Article by Elyse Thomas | esPResso Committee Member
In a time where America seems more divided than ever, the country can certainly come together in its collective fear of clowns. While the specific fear of clowns, or coulrophobia, is neither new nor unique, a frenzied hysteria has swept the nation. What started as a local issue in Greenville County, South Carolina has spread into national news coverage. Law enforcement has dismissed most sightings as pranks or hoaxes, blaming social media for this hyped panic that is not a real threat.
This harassment has primarily been caused by social media and the intentions the clowns hold are simply to cause panic to the public; a goal in which they are accomplishing. According to psychiatrist Dr. Gail Satlz in a CBS News article, “Hoaxes and attempts to frighten people and people buying into it have happened throughout history, but we’re ripe for this right now because social media, which allows a fear to propagate globally very quickly. And because right now, we are a country very anxious about otherness.” This demonstrates exactly why people are buying right into the panic. For example, Students at Penn State University have gone as far as initiating late-night manhunts for a clown that may or may not have been seen on campus.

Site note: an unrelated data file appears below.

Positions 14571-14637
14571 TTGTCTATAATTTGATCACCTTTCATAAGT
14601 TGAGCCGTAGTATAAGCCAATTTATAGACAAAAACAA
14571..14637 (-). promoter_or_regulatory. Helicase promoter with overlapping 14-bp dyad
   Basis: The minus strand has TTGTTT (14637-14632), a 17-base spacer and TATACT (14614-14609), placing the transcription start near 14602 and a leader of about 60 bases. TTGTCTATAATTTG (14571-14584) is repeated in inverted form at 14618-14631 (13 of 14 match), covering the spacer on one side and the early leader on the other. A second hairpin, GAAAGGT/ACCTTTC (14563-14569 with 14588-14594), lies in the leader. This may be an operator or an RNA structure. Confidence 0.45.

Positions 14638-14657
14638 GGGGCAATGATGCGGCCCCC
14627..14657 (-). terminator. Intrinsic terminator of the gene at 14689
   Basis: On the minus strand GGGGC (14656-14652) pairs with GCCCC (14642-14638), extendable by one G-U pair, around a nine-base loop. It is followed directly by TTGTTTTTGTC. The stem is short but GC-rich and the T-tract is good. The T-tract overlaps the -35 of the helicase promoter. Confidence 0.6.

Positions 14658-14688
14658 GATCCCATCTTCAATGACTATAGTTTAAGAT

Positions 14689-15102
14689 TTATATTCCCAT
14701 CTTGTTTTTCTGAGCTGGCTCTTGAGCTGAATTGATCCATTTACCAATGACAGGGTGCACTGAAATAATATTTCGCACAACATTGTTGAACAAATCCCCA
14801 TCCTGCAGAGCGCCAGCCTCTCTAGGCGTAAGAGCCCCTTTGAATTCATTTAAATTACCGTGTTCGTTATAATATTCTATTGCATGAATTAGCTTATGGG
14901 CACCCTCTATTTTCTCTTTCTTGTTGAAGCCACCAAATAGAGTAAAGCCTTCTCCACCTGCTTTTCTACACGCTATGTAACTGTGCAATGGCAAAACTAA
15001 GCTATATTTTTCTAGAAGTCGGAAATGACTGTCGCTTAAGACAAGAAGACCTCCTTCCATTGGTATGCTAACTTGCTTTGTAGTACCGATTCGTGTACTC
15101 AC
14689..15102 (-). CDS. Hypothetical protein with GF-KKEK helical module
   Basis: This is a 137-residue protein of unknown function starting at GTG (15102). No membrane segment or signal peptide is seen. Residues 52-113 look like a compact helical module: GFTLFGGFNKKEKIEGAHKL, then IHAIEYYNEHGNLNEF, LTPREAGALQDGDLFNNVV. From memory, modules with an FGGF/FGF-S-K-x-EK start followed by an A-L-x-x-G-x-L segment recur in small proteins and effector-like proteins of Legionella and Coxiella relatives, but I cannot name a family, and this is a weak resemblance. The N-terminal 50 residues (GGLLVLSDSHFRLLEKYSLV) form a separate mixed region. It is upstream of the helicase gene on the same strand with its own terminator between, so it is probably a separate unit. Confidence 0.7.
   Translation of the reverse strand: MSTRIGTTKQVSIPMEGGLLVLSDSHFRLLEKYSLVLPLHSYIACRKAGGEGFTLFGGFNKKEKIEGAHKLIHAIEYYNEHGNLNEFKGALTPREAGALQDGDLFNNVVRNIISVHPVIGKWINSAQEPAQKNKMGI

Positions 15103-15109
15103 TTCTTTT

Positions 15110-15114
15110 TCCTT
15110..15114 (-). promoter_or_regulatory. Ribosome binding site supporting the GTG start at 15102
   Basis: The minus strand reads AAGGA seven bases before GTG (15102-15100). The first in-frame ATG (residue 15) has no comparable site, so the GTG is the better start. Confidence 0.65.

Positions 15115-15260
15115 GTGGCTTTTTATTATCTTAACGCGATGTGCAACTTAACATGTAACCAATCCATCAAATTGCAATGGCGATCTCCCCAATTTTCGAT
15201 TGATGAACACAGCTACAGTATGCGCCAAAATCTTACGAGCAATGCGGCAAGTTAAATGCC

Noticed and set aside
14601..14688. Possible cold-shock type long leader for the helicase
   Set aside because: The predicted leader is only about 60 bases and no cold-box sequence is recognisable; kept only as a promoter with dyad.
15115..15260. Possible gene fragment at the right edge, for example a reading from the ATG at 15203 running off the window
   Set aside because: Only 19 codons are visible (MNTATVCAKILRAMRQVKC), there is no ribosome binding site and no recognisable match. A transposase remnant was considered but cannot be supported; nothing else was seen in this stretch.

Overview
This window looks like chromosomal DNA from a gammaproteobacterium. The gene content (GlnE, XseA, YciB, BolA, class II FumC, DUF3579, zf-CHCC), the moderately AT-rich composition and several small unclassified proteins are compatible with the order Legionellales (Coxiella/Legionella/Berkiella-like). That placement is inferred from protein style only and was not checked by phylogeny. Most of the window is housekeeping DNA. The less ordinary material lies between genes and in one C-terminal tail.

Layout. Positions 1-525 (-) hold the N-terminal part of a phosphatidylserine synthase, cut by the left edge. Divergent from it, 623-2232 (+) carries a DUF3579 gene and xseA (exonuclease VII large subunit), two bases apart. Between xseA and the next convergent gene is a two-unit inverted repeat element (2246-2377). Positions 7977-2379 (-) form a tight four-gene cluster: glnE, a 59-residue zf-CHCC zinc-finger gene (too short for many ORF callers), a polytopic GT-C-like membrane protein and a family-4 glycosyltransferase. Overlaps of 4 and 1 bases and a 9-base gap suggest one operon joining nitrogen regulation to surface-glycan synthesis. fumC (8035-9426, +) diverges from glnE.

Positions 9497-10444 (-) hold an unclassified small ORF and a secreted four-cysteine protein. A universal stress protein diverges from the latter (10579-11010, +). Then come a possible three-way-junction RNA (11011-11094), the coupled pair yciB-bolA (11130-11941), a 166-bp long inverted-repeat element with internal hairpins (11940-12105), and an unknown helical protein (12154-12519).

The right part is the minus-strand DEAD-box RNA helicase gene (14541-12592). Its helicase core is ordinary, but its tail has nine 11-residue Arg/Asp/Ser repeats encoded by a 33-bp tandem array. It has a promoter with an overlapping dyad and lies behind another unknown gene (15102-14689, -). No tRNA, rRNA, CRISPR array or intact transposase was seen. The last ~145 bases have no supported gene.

Pranksters have taken advantage of an entire cultures fear of clowns under the current condition of viral hysteria. The New York Times spoke with Dr. Steven Schlozman, a professor of psychological horrors in order to prove that the clown panic is simply panic. Schlozman explains this phenomenon was made possible because it was able to go viral. It made people emotionally engaged before they were intellectually engaged. “In his years researching the things that scare us, Dr. Schlozman has also uncovered another truism: Horror is almost never about the thing that’s scary. The horror unravels once terrified people respond.”